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Dignities.

Dignities.

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Published by glennpease
BY T. LEWIS


" The Spirit itself beareth witness with our spirit that we are
the children of God : and if children, then heirs ; heirs of God,
and joint-heirs with Christ." — Rom. viii. 16, 17.

" And hath made us Kings and Priests unto God and his
Father."— Rev. i. 6.
BY T. LEWIS


" The Spirit itself beareth witness with our spirit that we are
the children of God : and if children, then heirs ; heirs of God,
and joint-heirs with Christ." — Rom. viii. 16, 17.

" And hath made us Kings and Priests unto God and his
Father."— Rev. i. 6.

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Published by: glennpease on Jul 16, 2013
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01/29/2014

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DIGITIES.BY T. LEWIS" The Spirit itself beareth witness with our spirit that we arethe children of God : and if children, then heirs ; heirs of God,and joint-heirs with Christ." — Rom. viii. 16, 17." And hath made us Kings and Priests unto God and hisFather."— Rev. i. 6.In the preceding Lecture we reviewed that classof Privileges which may be characterized as Deliv-erances, when the sinner, through faith in Christ,is accepted and justified before God. The state of things with him is then changed ; he becomes abeliever, and enters on the possession of great andmanifold blessings. In other words, he is investedwith privileges of an order high and rich be-yond conception. It is impossible for us to embracethe whole, or even to come near to a just estimateof their number ; yet it may be profitable to makea selection of them for devout meditation and study.With this view, we now proceed to consider themore*c?M^ec^ Privileges of Believers, as including theirDignities, their Rights and Liberties, theirConsolations, their Heavenly Inheritance, andtheir Securities.DIGITIES. 43I. Their Dignities.Entering on tliis class of Christian Privileges, weare forcibly reminded of that gracious declaration,^''My thoughts are not rjour thoughts ; neither areyour ways my ways, saith the Lord : for as the
 
heavens are higher than the earth, so are my wayshigher than your ways, and my thoughts than yourthoughts." A guilty criminal — a rebel against hisPrince — one who has been righteously condemned,and on whom has passed the sentence of death, willthink himself sufficiently happy, if a free pardon beobtained, and his life given him. He expects not tobe admitted to the embrace of his sovereign, andelevated to rank and honour. This is not the man-ner of man. Enough, in such a case, if the crimi-nal escape condign punishment, and be set at large.But herein has the goodness of God infinite pre-eminence. His thoughts and ways towards hiscreatures are like himself, and worthy of his revealedcharacter. His works of grace especially are, indegree and excellence, far beyond all created powerto emulate. They are of a nature that could noteven be anticipated by beings like ourselves, norcan they be fully appreciated when declared. Inrecovering sinners, the grace of God stops not atremission of sins. It is not content with staying thepunitive hand of justice, it gives them also the handof friendship and favour ; it not only frees themfrom the rags of filth and wretchedness, but arraysthem in the best robe, and adorns them with badges44 CHRISTIA PRIVILEGES.of distinction; it does not satisfy itself with merelydelivering from going down to the pit, but rejoicesover them, to raise them to dignities, honours, andnear relationship to God. If we be asked to whathonours, to what relationship to God believers areraised; we answer, on scriptural authority, that theyare made — the Sons of God — Heirs of God, andJoint -HEIRS with Christ — Kings and PriestsUTO God. We say, then, that believers, or Chris-tians, are made —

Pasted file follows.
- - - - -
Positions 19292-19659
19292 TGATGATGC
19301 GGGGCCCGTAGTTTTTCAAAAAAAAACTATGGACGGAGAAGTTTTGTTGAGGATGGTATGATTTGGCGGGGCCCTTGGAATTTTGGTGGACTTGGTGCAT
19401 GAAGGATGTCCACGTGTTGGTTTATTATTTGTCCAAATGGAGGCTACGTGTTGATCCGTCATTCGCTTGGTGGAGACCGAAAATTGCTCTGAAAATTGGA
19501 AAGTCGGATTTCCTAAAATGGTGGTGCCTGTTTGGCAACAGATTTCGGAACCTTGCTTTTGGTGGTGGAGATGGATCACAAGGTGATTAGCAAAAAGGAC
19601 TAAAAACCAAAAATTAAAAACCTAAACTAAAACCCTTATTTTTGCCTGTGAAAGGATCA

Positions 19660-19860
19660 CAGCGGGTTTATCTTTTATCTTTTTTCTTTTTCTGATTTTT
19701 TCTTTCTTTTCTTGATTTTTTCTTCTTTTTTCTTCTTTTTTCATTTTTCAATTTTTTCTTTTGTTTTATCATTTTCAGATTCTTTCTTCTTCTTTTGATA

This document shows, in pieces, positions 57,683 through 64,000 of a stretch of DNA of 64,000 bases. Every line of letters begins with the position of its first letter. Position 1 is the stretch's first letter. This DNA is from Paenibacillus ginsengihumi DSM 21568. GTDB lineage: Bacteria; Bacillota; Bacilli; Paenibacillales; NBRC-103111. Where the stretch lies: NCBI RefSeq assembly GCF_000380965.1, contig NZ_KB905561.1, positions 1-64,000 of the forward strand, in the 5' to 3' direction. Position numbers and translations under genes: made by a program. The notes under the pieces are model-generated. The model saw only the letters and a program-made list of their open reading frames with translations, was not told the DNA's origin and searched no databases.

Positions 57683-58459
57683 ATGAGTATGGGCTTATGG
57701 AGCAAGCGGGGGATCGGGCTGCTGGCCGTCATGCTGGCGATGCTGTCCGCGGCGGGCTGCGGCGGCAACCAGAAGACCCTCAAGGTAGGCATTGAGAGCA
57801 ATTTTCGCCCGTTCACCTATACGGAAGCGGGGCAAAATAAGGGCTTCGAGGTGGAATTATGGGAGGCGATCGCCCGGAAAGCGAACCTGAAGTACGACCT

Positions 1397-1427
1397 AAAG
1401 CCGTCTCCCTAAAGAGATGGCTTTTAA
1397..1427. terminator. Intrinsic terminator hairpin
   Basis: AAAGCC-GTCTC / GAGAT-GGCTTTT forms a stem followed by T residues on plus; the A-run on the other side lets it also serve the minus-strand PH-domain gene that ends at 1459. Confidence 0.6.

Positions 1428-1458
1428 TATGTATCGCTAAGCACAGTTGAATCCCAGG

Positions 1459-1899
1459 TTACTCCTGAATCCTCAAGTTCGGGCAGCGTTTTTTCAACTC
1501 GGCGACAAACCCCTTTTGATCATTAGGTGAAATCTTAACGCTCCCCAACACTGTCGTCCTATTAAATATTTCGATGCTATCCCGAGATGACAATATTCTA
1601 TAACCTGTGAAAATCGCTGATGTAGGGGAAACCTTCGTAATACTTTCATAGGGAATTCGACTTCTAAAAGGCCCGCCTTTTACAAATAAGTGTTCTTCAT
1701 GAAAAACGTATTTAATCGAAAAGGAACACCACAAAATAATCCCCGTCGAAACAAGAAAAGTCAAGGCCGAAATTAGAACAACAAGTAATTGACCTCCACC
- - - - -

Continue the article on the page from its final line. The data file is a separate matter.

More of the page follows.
1. The Sons of God.To this dignity they are raised by an act of adoption; and this term is not simply a theological,it is a scriptural one. But there are two kinds of adoption: the one, general, relating to the visibleChurch, or to that indefinite number of mankindacknowledged of God as his worshipping people ;the other, special, relating only to a sinner's accep-tance with God, and his introduction to the privi-leges of his family through Christ. The first allu-sion we meet with in Scripture to the former, orgeneral kind of adoption, is the announcement atthe birth of Enos, Adam's grandson, when we aretold, " Then began men to call upon the name of the Lord," or, as it may be better rendered, "tocall themselves hy the name of the LorcV^ From thisannouncement, we learn that, in the midst of thegeneral apostacy, the knowledge and worship of thetrue God was retained in the family of Seth.Among the people of his line existed the Church;DIGITIES. 45and tliey are, no doubt, the same class of men whoare afterwards spoken of under the title of the" sons of God." We recognise this mode of adop-tion also in the covenant which God made withAbraham and his posterity, saying, "I will takeyou to me for a people, and I will be to you a God."Hence Moses, in his instructions to the people atlarge, thus addresses them, " Ye are the children of the Lord your God;" and this honourable distinc-tion is repeatedly ascribed to them under the OldTestament dispensation. But general adoption,such as this, was outward and indefinite in its cha-racter, indicating only the members of a visible

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